After a long week, I am often craving a takeaway, but also very aware of the impact it will have on my wallet and my waistline. Having usually had a cheeky bev after work on a Friday, I am also normally home later than normal, so when the urge comes, I often turn to my one pot wonder- chicken pilau (I must admit, I am quite confused about what makes a biryani vs a pilau.. I think a biryani has cooked rice added, whereas with a pilau, you cook the rice in with the other ingredients and liquid. I may be completely wrong, but it sounds logical enough!).
I love Indian food, the variety of spices can transform the simplest of ingredients, in this case chicken and brown rice. I always cook with brown rice over white, it is higher in fibre, manganese, and overall is just better for you.
Cost per portion– £1.33
Chicken thighs (half pack of thighs- 3 thighs)
Handful of frozen okra sliced
1x large onion or two small
3x garlic cloves
Inch piece of root ginger
1 green chili
1 cardamon pod
1 finger length piece of cinnamon bark
1/2 teaspoon of turmeric
1/2 teaspoon of chili powder
1/2 teaspoon of cumin seeds
1 teaspoon of garam masala
1/2 teaspoon of coriander power
1 cups of rice to 2 cups of water
Whatever veg is floating around the fridge.. red pepper, cherry toms, even finely sliced lettuce if it needs using. I had a couple of rogue mushrooms.
Method- Start by portioning your chicken thighs, keeping the bone in. In this recipe I use 3 chicken thighs to serve four people, which is more than enough, and helps keen the costs per potion down. Breast would definitely be easier, but thigh is much better value and will stay moist compared with breast. In a large frying pan (remember, it has to fit everything in) add a tablespoon of rapeseed oil and on a medium heat brown your chicken, then set aside.
As with any Indian meal, it starts with onions and garlic. Finely dice your red onion, ginger, garlic and the green chili (if you don’t like your food too hot, leave the chili out). In the same frying pan you used to brown the chicken, fry your onions. You need to cook the onions until there are completely caramelised and soft, add a splash of water if the pan gets too dry, but do not scrimp on this stage, properly sweating your onions is essential in all Indian cooking, and this could take as long as 10mins! Once cooked, add your garlic and ginger and cook for another 4-5 mins.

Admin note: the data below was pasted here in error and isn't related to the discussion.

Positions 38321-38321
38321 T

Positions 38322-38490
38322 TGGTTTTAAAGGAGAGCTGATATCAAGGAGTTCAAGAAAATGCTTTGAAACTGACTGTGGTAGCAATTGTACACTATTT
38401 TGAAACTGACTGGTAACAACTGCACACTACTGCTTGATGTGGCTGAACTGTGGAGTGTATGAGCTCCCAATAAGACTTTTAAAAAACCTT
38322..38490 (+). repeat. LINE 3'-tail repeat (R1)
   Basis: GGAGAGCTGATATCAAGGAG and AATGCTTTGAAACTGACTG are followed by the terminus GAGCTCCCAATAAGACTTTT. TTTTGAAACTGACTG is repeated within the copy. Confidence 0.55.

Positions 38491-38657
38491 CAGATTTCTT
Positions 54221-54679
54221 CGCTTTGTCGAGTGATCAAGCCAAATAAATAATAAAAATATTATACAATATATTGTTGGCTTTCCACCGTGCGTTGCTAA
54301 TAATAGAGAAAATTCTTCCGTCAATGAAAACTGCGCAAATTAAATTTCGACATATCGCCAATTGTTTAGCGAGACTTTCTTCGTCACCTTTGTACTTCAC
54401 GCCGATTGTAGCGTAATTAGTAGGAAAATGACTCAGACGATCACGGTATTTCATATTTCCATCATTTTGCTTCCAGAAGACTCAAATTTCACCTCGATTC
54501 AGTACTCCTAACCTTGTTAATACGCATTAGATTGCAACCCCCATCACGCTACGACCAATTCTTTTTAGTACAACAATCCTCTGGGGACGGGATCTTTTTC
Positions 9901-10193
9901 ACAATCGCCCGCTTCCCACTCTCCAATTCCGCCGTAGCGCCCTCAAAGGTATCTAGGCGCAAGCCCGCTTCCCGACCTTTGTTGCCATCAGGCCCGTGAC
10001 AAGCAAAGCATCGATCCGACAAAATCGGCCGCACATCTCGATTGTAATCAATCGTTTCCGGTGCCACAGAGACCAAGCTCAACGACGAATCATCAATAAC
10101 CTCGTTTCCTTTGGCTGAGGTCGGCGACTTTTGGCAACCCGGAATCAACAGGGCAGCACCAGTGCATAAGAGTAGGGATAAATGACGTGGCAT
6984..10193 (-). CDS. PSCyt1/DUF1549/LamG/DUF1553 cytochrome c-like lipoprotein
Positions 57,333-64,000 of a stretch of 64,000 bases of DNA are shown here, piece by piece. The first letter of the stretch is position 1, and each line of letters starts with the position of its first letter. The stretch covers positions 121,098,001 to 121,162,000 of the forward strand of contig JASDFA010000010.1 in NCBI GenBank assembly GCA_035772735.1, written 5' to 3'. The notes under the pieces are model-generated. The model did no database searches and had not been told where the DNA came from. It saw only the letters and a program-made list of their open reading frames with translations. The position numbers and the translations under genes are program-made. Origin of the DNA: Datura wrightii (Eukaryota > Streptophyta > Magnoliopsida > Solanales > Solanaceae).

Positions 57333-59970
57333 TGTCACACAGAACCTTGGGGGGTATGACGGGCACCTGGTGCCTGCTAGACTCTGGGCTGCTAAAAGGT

Mix your powdered spices with a splash of water and then add to the onion/garlic/ginger mix, along with the cinnamon and cardamon. Cook this for a couple of minutes before adding your rice and frying for a further 2 minutes. Once the rice is combined in the spices, add back in your chicken and chopped veg and mix well. Finally add your liquid and either place a well fitting lid on the frying pan, or using tin foil, make a snug cover for the rice, ensuring there are no gaps for the steam to escape.
Cook for 2o mins on an medium heat before checking to see how much longer the rice needs (most likely another 10 mins). Add a splash of extra liquid if the rice is drying out and not yet cooked.
Serve with a yoghurt raita- I like my food hot so tend to combine 2/3 tbs of Greek yoghurt with a finely sliced green chili, grated cucumber (or finely chop it if grating is too much effort) and 2 tbs of water.